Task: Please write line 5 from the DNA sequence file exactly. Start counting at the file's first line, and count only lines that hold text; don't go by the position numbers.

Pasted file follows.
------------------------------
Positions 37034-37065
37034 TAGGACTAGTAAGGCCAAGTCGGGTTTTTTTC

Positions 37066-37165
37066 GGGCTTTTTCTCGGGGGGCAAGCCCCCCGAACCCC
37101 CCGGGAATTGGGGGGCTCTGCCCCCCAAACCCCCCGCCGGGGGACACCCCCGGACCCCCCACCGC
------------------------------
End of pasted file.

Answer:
37101 CCGGGAATTGGGGGGCTCTGCCCCCCAAACCCCCCGCCGGGGGACACCCCCGGACCCCCCACCGC